Shalhoub – In NY absolutely. In the past year there have been a couple over $100 million and a few $90 million verdicts. The appellate courts just tripled the value of cases a couple months ago. They decided to take the value of cases like that from the ballpark of $8-9 million up to $30-50 million when the court ultimately sustained a $49 million verdict. It will eventually turn settlement discussions and case values upside down.

Is the number of med mal cases filed increasing?

Packer – It varies state by state in direct relation to whether they have enacted tort reform or not. In states with tort reform the number of filings is stable. In ones without reform it is rising. In addition, filings against nursing homes are rising in all states. The patients’ attorneys are increasingly adding non-traditional causes of action against nursing homes – not just med mal, but also elder abuse, unfair business practices and other statutory violations. These may fall outside tort reform practices.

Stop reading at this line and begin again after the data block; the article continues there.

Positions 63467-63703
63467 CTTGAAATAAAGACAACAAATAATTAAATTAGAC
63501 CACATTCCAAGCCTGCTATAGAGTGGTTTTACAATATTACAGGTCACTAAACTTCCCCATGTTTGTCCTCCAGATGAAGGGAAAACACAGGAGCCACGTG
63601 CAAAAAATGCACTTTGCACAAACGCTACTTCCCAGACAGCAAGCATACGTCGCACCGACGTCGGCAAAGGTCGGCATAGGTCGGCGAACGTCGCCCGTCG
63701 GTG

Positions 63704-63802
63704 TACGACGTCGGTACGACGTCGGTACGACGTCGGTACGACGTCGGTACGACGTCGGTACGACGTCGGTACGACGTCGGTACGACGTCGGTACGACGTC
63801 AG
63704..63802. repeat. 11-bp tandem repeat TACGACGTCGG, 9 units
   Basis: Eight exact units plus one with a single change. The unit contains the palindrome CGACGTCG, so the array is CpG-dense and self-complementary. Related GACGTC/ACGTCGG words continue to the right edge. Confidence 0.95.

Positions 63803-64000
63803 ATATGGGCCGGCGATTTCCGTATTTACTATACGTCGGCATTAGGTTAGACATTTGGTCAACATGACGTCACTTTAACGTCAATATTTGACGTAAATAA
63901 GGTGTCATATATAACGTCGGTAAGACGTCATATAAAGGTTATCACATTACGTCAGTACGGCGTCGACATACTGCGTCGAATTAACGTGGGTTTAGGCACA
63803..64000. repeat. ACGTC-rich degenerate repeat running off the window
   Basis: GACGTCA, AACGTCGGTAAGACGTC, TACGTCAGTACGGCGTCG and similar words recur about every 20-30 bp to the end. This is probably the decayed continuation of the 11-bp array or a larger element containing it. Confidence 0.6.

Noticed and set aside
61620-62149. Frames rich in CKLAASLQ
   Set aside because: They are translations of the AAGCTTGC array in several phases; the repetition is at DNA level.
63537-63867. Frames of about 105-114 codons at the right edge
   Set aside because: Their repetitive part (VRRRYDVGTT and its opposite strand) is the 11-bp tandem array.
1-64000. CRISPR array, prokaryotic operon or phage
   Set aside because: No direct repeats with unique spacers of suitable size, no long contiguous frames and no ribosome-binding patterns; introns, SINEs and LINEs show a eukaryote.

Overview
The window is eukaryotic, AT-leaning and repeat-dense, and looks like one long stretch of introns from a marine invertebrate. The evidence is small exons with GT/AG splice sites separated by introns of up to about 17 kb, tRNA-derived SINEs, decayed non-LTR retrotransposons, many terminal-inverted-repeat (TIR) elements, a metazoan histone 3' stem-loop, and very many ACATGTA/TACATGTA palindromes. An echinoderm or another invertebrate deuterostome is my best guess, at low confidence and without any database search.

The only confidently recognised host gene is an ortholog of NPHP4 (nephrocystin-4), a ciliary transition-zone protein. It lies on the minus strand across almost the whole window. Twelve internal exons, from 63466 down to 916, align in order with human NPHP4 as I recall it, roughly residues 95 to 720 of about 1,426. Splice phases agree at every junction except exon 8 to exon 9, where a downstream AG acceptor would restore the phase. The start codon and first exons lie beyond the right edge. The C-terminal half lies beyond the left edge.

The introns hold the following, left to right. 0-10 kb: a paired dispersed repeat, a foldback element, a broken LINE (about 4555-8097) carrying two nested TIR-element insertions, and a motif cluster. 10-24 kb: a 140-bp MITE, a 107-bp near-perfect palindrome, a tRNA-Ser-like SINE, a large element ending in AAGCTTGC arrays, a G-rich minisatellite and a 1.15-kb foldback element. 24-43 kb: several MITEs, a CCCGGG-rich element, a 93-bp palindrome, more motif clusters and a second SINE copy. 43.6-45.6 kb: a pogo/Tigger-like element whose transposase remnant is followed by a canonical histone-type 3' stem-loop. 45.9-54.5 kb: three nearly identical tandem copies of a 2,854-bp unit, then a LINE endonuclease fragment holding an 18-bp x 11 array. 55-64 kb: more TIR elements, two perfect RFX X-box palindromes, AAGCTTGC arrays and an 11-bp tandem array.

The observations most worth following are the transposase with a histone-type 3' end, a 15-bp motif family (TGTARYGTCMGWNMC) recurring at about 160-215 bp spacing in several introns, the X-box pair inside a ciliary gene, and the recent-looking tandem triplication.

Other than capping non-economic damages, what other reforms do you feel are needed?

Shalhoub – Several years ago, there was discussion in Congress and at some state levels about no-fault for neurologically impaired infants. A system like that makes sense. It would take care of the needs of those children of all parents, not just parents whose lawyer was able to raise enough questions about the charts that they are able to receive millions and millions of dollars.

We also need to change the joint and several liability rule so that when the jury finds that the defendant is responsible for a certain percentage of the damages, they only pay that percentage of the award, not the whole thing.